It’s official! U.S. Secretary of Education Betsy DeVos’ team has offered feedback on all seventeen Every Student Succeeds Act plans that have been released so far. The last one on the list was Colorado, whose letter was posted publicly Monday.
If you’ve been reading other states’ ESSA feedback, the list of things that Colorado needs to address shouldn’t come as a shocker. The Centennial State must:
- Rework its student achievement goals and academic achievement indicator so that they are based on straight up proficiency rates, not scale scores. Other states, including Massachusetts and Vermont have gotten similar feedback. There’s a great explanation of this overall issue from the Thomas B. Fordham Institute here.
- The state needs to do a better job of explaining how graduation rates and English-language proficiency—two required elements of ESSA plans—will figure into school ratings.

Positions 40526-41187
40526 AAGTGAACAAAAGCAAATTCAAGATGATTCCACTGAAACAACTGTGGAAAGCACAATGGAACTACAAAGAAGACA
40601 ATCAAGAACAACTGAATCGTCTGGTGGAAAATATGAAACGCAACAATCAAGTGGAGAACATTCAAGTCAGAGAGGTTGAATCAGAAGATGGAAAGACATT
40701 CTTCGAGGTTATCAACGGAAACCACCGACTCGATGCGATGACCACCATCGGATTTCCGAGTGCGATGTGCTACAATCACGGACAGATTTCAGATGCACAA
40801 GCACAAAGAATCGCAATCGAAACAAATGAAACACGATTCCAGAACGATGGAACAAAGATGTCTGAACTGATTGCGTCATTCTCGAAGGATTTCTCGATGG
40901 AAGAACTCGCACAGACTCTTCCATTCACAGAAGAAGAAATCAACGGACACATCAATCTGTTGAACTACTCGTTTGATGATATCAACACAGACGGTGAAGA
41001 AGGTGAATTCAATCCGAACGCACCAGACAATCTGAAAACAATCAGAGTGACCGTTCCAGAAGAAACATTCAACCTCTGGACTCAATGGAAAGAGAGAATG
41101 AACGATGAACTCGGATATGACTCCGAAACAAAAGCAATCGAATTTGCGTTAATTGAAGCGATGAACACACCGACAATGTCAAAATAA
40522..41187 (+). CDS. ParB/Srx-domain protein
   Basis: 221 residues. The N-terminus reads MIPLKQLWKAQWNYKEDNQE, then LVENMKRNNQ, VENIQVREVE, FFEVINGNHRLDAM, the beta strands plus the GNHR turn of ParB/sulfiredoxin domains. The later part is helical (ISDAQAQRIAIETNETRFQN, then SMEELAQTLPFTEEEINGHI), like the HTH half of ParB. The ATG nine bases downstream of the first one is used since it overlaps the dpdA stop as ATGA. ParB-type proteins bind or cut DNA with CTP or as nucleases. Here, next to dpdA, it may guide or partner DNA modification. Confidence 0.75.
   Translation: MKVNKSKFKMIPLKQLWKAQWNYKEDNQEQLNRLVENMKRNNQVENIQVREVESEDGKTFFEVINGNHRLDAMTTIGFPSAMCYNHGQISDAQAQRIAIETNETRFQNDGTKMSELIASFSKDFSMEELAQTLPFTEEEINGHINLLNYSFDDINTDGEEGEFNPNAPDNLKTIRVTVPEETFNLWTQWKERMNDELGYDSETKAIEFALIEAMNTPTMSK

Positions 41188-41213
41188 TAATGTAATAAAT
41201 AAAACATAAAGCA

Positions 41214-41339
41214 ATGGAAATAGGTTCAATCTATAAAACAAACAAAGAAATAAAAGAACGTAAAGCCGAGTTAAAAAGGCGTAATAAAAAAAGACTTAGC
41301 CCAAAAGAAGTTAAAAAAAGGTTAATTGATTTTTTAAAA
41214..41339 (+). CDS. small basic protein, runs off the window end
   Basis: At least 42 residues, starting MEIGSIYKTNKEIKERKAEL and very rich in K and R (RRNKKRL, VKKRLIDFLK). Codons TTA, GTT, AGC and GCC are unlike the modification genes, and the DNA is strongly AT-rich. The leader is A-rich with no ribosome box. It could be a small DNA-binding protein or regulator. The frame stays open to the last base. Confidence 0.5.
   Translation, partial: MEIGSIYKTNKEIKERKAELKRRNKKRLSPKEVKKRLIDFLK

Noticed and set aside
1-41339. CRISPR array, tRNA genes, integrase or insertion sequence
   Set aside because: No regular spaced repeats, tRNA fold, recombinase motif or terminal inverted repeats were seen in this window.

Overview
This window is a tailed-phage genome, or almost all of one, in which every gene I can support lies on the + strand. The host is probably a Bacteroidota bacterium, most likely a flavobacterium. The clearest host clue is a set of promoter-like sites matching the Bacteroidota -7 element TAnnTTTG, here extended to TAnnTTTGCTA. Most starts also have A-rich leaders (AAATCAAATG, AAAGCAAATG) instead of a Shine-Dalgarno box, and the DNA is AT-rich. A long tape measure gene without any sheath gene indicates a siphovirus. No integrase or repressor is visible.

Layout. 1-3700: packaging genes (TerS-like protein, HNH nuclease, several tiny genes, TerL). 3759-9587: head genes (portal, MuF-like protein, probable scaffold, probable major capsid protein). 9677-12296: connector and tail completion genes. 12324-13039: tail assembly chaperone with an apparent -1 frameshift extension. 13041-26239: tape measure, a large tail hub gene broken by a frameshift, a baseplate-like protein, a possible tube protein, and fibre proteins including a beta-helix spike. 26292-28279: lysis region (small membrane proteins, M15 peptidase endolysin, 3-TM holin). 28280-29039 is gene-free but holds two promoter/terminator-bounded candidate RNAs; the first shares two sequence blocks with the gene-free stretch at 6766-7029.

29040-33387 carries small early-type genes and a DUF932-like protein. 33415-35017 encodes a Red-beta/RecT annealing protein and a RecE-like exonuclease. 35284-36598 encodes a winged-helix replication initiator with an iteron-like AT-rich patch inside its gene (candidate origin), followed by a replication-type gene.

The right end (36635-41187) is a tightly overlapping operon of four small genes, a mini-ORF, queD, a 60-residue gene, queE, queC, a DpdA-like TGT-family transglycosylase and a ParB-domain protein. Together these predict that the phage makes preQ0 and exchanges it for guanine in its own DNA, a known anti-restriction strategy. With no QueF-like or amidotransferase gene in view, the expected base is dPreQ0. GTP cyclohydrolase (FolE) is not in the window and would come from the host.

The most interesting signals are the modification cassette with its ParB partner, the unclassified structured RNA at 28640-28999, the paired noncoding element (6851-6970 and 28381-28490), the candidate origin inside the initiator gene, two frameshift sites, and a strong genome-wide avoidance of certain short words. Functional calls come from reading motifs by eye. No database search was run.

- The state needs to make sure that its proficiency rates include students whose parents decide to opt them out of standardized tests.
Reminder: So far, sixteen states and the District of Columbia have turned in their ESSA plans, and four have been approved, including Delaware, Nevada, New Jersey, and New Mexico. The other 34 states will submit their plans next month.
The department recently changed its process for providing feedback. At first, the department sent letters to states letting them know where their ESSA plans needed to be improved. But then the agency got pushback for going overboard with state feedback. So the department tweaked its process, first calling states to go over any trouble spots. If a state is able to address a particular concern on a phone call, it might not be reflected in its official letter from the department.